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S. Korea, U.S. specialists launch study on bilateral ties

All Headlines 09:49 December 23, 2007

WASHINGTON, Dec. 22 (Yonhap) -- Prominent South Korean and U.S. officials and scholars have or will soon establish groups to take a new look at their countries' relations and make policy recommendations on how those relations should be shaped in the future.

At least two groups are involved in the process, with one of them ready to produce a report early next year.

Another group, to be launched within weeks, will provide policy recommendations to the U.S. presidential candidates on Korea policy and also collect them in a report to be given to the next U.S. administration that takes office in 2009.

These studies take place as new governments are about to take power in Seoul and Washington. In South Korea, former Hyundai CEO Lee Myung-bak will be sworn in on Feb. 25. In the U.S., the new president will take over in early 2009.

Lee's election signals a conservative turn in South Korea, whose past and incumbent administrations are considered left of center. South Korea's relations with the U.S. have been challenged by, among other things, the North Korea nuclear issue, the transformation of the military alliance and the conclusion of a free trade agreement.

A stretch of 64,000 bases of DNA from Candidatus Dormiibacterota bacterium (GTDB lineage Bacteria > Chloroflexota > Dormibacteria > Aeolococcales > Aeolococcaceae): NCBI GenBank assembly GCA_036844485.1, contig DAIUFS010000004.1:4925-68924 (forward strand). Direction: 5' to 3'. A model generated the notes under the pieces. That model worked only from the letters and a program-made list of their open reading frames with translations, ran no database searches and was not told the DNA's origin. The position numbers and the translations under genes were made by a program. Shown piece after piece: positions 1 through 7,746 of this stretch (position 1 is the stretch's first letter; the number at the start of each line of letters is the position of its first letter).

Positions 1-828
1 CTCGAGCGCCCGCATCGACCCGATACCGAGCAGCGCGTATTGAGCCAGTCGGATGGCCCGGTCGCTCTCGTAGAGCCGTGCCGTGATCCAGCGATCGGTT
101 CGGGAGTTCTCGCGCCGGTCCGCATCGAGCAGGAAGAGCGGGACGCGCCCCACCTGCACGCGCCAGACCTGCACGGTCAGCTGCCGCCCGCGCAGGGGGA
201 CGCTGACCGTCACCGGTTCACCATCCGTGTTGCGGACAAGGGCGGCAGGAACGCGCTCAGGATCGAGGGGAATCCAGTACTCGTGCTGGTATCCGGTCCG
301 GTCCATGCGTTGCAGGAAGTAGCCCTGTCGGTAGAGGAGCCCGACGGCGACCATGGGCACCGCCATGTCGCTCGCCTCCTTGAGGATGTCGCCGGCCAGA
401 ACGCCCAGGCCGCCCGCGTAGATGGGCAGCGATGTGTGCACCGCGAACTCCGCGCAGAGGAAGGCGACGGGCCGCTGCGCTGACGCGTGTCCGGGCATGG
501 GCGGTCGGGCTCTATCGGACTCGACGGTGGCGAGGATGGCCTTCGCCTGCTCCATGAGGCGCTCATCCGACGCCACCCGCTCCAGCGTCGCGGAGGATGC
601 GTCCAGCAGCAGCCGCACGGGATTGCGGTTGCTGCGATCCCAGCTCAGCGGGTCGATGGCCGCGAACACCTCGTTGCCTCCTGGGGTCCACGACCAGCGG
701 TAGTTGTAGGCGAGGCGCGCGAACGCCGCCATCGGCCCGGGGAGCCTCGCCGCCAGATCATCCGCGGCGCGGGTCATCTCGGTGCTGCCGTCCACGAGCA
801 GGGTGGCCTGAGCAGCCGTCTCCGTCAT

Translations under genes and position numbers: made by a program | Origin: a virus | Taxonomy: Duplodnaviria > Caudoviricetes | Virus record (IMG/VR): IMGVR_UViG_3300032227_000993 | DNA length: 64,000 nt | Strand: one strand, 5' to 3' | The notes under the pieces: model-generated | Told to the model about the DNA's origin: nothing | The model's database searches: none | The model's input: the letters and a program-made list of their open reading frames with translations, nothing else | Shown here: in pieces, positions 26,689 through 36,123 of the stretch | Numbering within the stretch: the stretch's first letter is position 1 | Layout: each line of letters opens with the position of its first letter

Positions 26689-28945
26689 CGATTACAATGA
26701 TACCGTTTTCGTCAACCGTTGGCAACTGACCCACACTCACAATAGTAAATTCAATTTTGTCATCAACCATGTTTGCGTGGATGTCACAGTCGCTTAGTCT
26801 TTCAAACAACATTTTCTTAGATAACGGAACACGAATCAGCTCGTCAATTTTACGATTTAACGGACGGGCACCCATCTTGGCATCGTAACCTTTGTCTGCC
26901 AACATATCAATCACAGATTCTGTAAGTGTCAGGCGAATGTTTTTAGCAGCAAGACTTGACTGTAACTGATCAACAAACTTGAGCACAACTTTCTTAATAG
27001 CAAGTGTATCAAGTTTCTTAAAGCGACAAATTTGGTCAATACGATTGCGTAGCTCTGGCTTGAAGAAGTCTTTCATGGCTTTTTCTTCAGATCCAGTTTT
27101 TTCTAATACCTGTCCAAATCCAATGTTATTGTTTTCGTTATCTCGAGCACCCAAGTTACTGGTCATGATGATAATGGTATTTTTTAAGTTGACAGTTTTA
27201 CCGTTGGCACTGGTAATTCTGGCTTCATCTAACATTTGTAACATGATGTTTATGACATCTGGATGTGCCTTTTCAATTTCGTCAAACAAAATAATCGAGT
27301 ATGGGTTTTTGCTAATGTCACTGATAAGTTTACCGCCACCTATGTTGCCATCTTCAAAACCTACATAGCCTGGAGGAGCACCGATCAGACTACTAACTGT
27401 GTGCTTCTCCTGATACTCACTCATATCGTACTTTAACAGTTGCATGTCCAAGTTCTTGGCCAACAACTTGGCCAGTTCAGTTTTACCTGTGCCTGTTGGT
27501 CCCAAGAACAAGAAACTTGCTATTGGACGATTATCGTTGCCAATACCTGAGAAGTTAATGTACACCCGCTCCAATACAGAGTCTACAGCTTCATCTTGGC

The work by a "wisemen's group," made of people from both South Korea and the U.S., has been in progress for a couple of years, according to Evans Revere, a former diplomat and now the president of the New York-based Korea Society.

Along with Revere, John Ikenberry of Princeton University and Mitchell Reiss of the College of William and Mary are some of the members from the U.S. side. Moon Chung-in, a professor at Yonsei University and former presidential aide, is one of the members from the South Korean side.

This group is scheduled to produce a report "fairly early" next year, Revere said.

Another group, comprised of Americans only, will be established by the Korea Society in conjunction with Stanford University. It will be a nonpartisan team and will include Michael Armacost, a former ambassador and now professor at Stanford, and Jack Pritchard, previously U.S. policy coordinator on North Korea who currently heads the Korea Economic Institute in Washington.

"We will be taking a good hard look at the U.S.-ROK relationship and the aftermath of the election (in Seoul)," Revere said. ROK stands for Republic of Korea, South Korea's official name.

The group will assess the current state of bilateral ties and provide recommendations to various U.S. presidential candidates "on a sensible policy toward the Korean Peninsula," he said.

"And then, we will distill those recommendations into a report to the next U.S. administration, providing some thoughts about a way forward to strengthen U.S. relations with the ROK."


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